The son of two former slaves, Garrett Morgan (1877-1963) had little more than a grade-school education.
But that didn’t stop the Ohio man from becoming an inventor with a rare gift for designing machines that saved people’s lives – including an early version of the traffic light.
As a teenager Morgan got a job repairing sewing machines, which led him to his first invention – a revamped sewing machine – and his first entrepreneurial venture: his own repair business.
Soon he was inventing other products, including a hair-straightener for African Americans. In 1916, he patented a “safety hood,” a personal breathing device that protected miners and firefighters from smoke and harmful gases. It became the precursor of the gas masks used by soldiers during WWI.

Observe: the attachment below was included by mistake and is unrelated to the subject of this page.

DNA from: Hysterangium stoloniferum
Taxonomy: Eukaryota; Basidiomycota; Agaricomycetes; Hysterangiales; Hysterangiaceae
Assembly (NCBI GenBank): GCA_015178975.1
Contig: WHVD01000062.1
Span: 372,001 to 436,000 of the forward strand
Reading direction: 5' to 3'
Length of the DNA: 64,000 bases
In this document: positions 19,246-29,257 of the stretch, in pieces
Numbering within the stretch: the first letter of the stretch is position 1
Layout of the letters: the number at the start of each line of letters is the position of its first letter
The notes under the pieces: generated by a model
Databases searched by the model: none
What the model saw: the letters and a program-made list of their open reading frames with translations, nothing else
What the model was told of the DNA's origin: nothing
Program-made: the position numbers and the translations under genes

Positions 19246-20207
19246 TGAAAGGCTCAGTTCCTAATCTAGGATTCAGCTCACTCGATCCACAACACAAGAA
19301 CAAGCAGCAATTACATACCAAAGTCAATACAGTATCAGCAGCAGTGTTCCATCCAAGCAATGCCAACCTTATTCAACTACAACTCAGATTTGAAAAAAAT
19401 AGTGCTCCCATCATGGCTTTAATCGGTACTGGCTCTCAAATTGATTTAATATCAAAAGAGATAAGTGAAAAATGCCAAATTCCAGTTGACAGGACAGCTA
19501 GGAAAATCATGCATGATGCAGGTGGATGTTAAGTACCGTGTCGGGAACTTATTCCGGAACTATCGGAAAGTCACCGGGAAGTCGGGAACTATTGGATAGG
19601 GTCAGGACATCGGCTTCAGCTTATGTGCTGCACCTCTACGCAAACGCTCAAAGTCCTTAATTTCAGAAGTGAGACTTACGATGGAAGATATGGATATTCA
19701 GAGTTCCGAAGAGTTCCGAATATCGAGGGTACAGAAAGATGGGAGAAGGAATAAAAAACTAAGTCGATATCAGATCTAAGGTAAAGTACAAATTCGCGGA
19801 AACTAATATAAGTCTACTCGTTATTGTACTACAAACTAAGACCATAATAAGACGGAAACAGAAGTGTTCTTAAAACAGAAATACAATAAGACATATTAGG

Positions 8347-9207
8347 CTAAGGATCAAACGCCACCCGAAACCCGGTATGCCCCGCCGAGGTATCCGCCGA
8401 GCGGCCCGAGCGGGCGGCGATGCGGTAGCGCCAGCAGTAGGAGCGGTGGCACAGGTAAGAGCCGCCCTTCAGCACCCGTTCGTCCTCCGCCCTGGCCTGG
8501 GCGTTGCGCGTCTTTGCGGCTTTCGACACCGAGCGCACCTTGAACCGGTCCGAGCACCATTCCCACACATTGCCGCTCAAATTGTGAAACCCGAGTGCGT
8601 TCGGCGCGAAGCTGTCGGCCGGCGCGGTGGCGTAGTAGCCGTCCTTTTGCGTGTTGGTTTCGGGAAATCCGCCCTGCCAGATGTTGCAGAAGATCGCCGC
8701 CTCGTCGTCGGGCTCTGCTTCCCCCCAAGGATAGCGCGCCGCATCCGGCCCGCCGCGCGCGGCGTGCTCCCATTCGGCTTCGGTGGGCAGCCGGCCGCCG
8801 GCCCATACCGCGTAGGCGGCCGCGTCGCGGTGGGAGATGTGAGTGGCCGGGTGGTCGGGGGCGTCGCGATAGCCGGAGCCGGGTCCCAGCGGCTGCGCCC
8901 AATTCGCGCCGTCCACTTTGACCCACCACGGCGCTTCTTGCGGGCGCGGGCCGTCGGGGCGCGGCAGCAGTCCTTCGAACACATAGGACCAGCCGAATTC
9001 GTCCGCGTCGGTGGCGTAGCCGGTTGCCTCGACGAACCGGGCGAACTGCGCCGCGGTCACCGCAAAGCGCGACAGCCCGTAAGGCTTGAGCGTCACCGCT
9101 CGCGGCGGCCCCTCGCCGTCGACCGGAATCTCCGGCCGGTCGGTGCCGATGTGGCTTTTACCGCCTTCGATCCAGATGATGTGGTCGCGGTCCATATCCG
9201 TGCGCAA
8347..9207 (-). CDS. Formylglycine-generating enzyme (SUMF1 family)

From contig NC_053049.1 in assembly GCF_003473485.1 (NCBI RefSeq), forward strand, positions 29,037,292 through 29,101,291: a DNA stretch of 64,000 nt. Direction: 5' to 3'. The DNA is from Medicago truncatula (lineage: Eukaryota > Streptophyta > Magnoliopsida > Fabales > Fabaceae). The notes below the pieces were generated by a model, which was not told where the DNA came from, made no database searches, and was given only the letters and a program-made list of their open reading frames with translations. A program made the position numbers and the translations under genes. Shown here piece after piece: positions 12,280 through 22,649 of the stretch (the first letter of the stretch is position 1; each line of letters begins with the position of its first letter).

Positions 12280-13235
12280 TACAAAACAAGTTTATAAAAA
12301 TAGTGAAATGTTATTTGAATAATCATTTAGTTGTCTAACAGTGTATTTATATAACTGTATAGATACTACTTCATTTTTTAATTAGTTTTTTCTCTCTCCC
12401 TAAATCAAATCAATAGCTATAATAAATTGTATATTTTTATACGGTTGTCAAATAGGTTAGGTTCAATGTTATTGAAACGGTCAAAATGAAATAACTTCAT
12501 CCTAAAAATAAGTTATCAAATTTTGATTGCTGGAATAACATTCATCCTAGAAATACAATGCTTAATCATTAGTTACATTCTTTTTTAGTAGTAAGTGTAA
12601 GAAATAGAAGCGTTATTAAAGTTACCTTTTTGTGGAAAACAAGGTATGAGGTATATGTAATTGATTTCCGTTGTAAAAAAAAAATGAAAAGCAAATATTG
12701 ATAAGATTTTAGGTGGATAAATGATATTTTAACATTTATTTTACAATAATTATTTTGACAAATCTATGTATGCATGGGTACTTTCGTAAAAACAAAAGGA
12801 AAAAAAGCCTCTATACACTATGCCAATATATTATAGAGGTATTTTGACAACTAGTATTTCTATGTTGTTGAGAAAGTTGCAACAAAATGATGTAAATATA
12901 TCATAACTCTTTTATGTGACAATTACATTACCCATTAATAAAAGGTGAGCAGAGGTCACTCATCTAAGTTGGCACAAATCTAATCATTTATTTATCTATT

To avoid racist resistance to his product, Morgan hired a white actor to pose as the inventor while he wore the hood during presentations to potential buyers.
Later, after witnessing a car and buggy crash, Morgan was inspired to create a traffic light that had three signals: “stop,” “go,” and “stop in all directions,” to allow pedestrians to safely cross the street.
It also had a warning light – now today’s yellow light – to warn drivers they would soon have to stop. His traffic light was patented in 1923 and Morgan eventually sold its design for $40,000 to General Electric.
His legacy can be seen today at intersections across the country and the world.